The Egyptian archaeological mission, headed by Secretary General of the Supreme Council of Antiquities, Mostafa Waziri, discovered a group of family burials from the era of the Thirteenth Dynasty of the Second Intermediate Period, during excavations at Dira’ Aboul Naga cemetery on the western mainland in Luxor.
This discovery is the first of its kind in the area, Wazir explained, adding that its initial borders are about 50 meters wide, and over 70 meters long.
The mission discovered over 30 burial wells inside these burials that are similar in design and construction, including the burial well of a minister named “Ankho”, who lived during the Thirteenth Dynasty under the reign of King Sobekhotep II.
Ankho’s burial well contains a full coffin of pink granite that bears his name and surname and weighs about ten tons.
He added that inside one of the discovered wells, a small funerary stela was found decorated with a scene depicting the owner of the stele, who held the position of assistant minister, while making offerings to King Sobekhotep II.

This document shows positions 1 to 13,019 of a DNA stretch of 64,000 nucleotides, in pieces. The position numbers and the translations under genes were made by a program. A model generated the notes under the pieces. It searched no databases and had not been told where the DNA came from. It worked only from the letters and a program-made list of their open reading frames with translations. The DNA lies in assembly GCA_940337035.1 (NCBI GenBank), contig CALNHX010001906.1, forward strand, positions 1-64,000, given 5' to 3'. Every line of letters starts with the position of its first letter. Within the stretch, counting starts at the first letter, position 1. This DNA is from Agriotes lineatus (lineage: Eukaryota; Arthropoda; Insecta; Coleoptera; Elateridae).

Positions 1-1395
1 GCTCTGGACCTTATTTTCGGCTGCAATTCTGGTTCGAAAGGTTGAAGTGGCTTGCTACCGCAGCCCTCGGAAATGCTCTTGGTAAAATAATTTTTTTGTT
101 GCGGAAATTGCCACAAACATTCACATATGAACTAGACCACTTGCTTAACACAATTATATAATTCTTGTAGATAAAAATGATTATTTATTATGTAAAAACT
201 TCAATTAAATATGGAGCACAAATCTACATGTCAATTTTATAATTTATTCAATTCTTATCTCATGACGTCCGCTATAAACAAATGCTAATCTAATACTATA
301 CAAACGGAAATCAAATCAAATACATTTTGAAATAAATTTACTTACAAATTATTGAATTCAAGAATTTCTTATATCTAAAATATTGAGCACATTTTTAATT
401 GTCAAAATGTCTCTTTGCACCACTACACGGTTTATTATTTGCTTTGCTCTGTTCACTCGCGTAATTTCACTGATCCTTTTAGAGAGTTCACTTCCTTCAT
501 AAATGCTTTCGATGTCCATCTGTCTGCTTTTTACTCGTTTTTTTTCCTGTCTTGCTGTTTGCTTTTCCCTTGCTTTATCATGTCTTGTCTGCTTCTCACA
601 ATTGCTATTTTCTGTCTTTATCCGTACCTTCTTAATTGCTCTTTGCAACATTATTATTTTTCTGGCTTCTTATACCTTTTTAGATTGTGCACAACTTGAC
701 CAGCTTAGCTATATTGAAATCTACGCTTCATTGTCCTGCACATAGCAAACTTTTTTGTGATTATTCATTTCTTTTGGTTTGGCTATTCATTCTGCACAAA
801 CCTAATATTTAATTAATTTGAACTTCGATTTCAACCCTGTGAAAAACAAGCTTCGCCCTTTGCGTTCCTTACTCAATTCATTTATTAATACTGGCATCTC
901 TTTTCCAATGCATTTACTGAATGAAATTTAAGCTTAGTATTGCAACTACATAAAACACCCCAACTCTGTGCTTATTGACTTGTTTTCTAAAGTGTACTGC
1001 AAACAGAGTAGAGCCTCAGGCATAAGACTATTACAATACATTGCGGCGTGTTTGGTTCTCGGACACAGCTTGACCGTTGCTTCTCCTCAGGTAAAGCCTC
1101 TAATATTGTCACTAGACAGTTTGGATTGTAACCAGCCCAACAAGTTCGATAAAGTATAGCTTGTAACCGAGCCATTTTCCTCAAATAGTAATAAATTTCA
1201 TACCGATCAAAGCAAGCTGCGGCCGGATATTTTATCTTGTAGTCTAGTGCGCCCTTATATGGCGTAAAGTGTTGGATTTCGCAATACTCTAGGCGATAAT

The Director General of Upper Egypt Antiquities, Fathy Yassin, said that the mission also found a mud-brick building that was dedicated to making offerings.
Inside were various white-painted ushabti statues with writings in black ink in hieratic script, alongside large group of amulets made of faience of various shapes, such as scarabs, the sons of Horus and a large amount of beads, in addition to hundreds of funerary seals without inscription, which characterize the period before the era of the New Kingdom.